A catalyst for the open source movement was the Internet. The Internet became, and remains, a participatory platform for  collaboration. This model created unconstrained entry, available resources,and voluntary participation from people around the world.

The value of the open source model   Unconstrained innovation. If you have an idea and wish to realize it, you don’t need a lot of money or corporate stature. All you need is intent. Start by declaring your intent and approach, and others who share the idea will soon join in. Then, it is easy to see that the inception of thoughts and ideas are oftenshared by many different people who are miles or oceans apart. When given a platform these people can reach each other and realize innovative ideas together.

Transparent credibility. After its inception, open source software gained momentum on the very ground that the intelligence (software) that drives the business can be viewed and scrutinized by anyone to uncover and expose vulnerable or malicious components. This opportunity to perform microscopic investigation anytime became a unique attribute and immediately boosted the credibility of open source software.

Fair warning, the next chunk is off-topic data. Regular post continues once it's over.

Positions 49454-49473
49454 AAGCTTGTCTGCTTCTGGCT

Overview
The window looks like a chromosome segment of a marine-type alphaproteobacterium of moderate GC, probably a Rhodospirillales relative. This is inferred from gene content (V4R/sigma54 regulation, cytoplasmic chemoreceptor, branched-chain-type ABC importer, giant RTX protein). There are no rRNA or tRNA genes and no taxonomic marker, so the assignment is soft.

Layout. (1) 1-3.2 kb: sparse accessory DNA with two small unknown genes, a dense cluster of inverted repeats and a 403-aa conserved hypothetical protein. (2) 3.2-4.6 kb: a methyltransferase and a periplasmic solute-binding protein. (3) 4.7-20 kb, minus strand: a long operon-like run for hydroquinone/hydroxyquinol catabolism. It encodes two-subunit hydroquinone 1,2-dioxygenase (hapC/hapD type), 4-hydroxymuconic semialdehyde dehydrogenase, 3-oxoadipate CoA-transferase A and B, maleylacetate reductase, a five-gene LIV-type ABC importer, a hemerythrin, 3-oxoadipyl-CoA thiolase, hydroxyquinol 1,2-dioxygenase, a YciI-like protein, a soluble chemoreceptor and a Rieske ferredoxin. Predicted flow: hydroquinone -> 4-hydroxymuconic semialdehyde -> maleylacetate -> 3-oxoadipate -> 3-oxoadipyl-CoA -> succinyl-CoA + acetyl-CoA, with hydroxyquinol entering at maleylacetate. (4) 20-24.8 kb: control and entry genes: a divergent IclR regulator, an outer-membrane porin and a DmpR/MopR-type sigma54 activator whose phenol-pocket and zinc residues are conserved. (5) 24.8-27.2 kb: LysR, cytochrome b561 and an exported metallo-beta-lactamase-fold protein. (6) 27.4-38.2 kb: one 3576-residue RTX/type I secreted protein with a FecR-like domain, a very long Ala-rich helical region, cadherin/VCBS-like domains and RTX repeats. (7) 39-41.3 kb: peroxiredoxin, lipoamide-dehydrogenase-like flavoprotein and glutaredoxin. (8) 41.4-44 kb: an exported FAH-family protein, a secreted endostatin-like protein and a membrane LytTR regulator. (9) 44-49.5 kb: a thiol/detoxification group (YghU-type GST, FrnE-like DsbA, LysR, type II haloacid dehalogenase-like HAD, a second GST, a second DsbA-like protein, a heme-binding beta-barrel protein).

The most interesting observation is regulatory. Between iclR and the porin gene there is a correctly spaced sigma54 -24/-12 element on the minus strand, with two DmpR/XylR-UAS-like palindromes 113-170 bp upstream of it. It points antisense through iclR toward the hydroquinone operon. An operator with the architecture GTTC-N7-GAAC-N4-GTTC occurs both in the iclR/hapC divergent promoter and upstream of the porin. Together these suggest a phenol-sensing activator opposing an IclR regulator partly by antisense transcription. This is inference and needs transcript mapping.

Decentralized control. Amendments to open source software can be made by the end users, community members, or commercial support bodies, immediately, without the need for a separate, closed group and process. With the increasing penetration of software in consumer devices, business engines, military and government frameworks the power of this capability is apparent anddistinguishing.

A paradigm shift      The open source model has already triggered a paradigm shift. It’s changing the way traditional models used to work. Open source is propelling towards decentralized control, distribution of power, and collaborative participation. It is imperative to understand the broader role of the open source model to reap its benefits in the future.


…ADEQ committees such as their Onsite Wastewater Advisory Committee (OWAC) … are formally structured to operate under the camouflage offered by Arizona ‘s euphemistically termed … Open Meeting Laws … which actually operate to prevent full disclosure – transparency – public participation…